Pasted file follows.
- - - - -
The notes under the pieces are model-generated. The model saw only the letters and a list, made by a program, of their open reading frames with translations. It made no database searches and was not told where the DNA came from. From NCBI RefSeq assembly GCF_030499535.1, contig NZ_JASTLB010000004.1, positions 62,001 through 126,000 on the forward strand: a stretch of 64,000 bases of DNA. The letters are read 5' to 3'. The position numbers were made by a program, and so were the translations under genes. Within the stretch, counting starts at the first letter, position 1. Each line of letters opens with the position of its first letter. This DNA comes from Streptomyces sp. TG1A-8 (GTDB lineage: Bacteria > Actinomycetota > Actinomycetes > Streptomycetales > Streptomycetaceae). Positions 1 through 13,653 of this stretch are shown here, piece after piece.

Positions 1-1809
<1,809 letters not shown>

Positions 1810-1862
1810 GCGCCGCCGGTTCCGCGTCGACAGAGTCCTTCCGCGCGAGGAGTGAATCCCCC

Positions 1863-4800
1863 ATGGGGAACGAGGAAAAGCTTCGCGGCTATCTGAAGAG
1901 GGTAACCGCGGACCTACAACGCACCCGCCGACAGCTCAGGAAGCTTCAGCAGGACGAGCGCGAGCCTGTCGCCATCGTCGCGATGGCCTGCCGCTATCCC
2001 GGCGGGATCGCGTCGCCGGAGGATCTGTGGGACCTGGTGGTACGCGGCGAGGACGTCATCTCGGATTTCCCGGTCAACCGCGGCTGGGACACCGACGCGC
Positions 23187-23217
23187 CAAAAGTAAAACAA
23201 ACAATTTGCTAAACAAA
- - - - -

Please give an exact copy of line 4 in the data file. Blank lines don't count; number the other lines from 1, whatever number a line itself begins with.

Positions 1810-1862